The Housing Chronicles Blog: Behind the scenes with builder & land development bankruptcies

Monday, February 11, 2008

Behind the scenes with builder & land development bankruptcies

There's a very interesting interview on the Lansner on Real Estate blog with Attorney Evan Smiley, who is a bankruptcy/insolvency specialist at Weiland, Golden, Smiley, Wang Ekvall & Strok in Costa Mesa and co-author of “Bankruptcy for Businesses,” published last year.

Imagine being underwater on not just a single home, but an entire unfinished subdivision or a big piece of raw land. While we continue to read numerous stories on individual homeowners unable to keep up with payments, there's also been tons of -- mostly unreported -- activity on the builder & developer side. Following is the entire interview:

Us: You guys have had a dramatic shift in work relating to real estate troubles …
Evan: At this point, we have been deluged by residential land development insolvencies. We are in workout discussions in many of them. In some instances we represent the land developers, and in others we represent the lenders. Everyone is nervous and there is a lack of confidence in the marketplace. In addition, many banks are attempting to get their loan portfolios divested of real estate loans. As a result, they are not renewing loan facilities as they have done in the past, and are calling notes due and payable. There are also enormous problems facing the homebuilders. There are partially completed projects where the cost of construction exceeds the gross sales price. The private equity market for developers (i.e. the money that developers often use to finance their deals) has also dried up. Everyone is running for cover and trying to sit tight to wait out this recession.

Us: From what you see and hear … Any chance we’ll have a “bottom” soon?
Evan: It’s hard to tell but it doesn’t seem like Southern California has bottomed out. Prices are still dropping, home sales are declining, and development deals are being put on hold. With the tightening of the credit markets, homebuyers are unable to purchase homes without a significant downpayment. This has greatly lessened the demand.

Us: How badly hurt are these firms. Do they just need breathing room, or are they largely, more or less, in a liquidation phase?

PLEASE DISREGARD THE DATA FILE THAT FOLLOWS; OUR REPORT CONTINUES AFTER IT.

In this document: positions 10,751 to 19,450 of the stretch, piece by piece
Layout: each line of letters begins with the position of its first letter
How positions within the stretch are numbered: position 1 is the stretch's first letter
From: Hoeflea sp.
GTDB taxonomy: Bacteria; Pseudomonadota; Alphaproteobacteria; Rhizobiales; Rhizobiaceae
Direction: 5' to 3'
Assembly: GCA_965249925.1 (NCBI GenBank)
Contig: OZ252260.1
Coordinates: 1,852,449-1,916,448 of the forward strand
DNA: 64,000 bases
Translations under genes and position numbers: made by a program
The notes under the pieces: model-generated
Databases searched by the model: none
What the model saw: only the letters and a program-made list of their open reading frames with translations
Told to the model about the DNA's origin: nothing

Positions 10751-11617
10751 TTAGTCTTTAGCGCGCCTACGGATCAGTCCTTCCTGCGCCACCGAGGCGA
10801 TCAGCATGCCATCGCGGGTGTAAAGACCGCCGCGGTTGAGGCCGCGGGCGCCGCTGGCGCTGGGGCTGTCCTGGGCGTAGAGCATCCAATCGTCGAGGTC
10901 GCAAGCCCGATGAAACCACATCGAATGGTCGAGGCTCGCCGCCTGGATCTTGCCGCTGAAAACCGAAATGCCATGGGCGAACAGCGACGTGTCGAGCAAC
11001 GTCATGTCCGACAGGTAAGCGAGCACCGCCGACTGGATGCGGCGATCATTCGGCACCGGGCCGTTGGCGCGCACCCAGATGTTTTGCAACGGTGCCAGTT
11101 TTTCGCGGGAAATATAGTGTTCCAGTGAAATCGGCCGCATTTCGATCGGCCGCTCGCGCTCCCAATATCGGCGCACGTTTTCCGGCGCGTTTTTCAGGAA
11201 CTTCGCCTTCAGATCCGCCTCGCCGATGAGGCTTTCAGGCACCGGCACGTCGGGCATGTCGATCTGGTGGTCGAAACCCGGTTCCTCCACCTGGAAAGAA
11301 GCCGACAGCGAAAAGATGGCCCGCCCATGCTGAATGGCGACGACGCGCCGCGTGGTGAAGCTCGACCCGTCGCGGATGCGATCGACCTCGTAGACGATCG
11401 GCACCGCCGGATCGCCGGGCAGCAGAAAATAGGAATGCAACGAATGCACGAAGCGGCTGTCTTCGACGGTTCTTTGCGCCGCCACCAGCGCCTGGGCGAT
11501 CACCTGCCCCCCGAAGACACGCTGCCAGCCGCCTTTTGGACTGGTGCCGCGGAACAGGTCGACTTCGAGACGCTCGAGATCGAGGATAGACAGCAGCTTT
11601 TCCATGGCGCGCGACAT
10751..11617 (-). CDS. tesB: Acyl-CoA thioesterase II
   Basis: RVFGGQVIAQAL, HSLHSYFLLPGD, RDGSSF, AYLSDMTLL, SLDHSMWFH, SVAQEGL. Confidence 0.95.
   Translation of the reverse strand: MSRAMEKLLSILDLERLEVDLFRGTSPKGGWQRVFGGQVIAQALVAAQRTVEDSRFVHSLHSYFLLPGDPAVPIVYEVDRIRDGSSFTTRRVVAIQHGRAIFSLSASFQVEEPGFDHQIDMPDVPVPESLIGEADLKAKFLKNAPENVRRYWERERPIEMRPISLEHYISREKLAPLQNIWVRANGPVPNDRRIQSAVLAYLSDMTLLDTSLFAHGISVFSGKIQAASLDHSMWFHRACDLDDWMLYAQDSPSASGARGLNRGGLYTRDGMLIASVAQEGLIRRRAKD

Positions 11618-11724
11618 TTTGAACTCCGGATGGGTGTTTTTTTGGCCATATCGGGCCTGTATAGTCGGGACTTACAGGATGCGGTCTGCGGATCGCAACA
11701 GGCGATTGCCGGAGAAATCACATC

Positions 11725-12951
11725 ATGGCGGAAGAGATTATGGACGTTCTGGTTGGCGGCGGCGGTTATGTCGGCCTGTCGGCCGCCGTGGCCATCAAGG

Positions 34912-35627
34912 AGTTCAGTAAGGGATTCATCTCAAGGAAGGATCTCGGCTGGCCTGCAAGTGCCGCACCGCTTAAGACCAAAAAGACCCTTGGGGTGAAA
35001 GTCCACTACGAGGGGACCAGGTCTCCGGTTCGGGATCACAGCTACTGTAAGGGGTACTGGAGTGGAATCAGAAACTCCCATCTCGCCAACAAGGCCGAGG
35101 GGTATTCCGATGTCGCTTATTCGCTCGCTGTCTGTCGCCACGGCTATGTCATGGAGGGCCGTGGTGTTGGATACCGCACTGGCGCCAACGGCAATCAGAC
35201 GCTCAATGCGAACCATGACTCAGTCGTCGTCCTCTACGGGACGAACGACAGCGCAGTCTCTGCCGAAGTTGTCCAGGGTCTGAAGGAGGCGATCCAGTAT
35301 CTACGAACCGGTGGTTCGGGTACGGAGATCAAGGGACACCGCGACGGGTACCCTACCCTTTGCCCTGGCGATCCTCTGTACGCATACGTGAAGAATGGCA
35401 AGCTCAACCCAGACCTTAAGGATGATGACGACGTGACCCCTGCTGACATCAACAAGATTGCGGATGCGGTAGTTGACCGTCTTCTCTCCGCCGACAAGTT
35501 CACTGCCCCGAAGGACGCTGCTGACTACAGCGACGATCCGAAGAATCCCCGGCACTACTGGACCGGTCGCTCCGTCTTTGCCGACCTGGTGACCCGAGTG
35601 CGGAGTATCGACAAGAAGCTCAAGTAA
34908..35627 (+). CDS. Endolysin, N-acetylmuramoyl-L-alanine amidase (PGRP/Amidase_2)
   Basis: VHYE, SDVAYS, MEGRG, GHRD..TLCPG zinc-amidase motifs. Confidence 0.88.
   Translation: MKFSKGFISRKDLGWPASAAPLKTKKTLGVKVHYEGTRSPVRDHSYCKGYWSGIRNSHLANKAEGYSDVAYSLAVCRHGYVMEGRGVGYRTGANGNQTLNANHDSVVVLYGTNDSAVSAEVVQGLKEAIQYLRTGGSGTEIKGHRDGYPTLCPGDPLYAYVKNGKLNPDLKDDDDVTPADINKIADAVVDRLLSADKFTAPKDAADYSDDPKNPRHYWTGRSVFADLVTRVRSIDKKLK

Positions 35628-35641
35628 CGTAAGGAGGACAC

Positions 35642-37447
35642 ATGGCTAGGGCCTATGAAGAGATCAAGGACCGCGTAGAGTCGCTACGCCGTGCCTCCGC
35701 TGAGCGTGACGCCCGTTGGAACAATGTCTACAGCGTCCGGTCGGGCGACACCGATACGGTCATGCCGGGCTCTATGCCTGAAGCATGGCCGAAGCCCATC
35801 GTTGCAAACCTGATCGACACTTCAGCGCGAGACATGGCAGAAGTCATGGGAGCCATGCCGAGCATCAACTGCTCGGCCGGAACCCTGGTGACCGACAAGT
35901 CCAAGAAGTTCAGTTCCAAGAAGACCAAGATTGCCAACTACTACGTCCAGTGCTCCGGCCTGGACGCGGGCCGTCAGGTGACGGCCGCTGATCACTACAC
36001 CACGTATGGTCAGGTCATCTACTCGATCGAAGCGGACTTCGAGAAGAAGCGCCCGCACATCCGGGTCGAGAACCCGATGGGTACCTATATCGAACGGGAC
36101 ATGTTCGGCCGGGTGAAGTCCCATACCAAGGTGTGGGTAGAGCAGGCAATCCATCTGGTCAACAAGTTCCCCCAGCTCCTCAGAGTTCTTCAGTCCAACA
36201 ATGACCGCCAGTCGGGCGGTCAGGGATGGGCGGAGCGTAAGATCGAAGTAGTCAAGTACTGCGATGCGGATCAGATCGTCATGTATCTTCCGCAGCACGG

Evan: Many of the real estate brokerage firms are hurting. However, most of their expenses are commissioned based, so they may be able to scale back their operations to withstand the downturn. It is much harder for developers because they have little or no income coming into a project, they need to service the debt, and they need to fund development costs (i.e. environmental and engineering expenses) to get the raw land entitled. Without sufficient capital, the lenders may foreclose and take back the property.

Us: What kind of financing do troubled real-estate firms have?
Evan: With the lessened demand for homes, there is an over-abundance of supply, thereby creating a drastic softening of the value of homes and lots. Land developer financing typically runs in one-year terms. Land developers relied upon stable, or increasing values, to roll over these large balloon payments. However, since the collateral has diminished in value, lenders are nervous and are demanding to be paid in full. In addition, there is a lack of replacement lenders resulting in the default of many loans.

Us: What kind of recoveries do you think creditors will see?
Evan: It depends on the case. With real estate development companies, we have successfully worked out most of our situations through extensions of existing financing and/or refinancing. Where there is a Chapter 11, the vendors are exposed because they get paid only after the secured creditor is paid in full.

Us: Are bankers willing to negotiate. We’ve heard talk they’ve been hard on consumers …
Evan: On the commercial side, the bankers have been much more willing to negotiate during this real estate recession as compared to the 1990s. I believe they have learned that a Chapter 11 is an expensive process that can be avoided in most cases. The key is opening up a dialogue early with the lender and to keep them up to date.
On the consumer side, the banks are anxious to get the loan performing. If payments are missed, the lender will likely go through the foreclosure process and resell the home so that the lender can increase its liquidity. They are probably more unforgiving with consumers. Keep in mind that when loans become non-performing, the loans are very often charged back to the originating lender. With so many charge-backs, the mortgage companies are having their own liquidity problems. Thus, the mortgage companies want to move quick to meet their own liquidity concerns.

1 comment:

Anonymous said...

Thanks for helping bring this issue to light, these property and land builder and development companies are in trouble, and it does not get a lot of attention.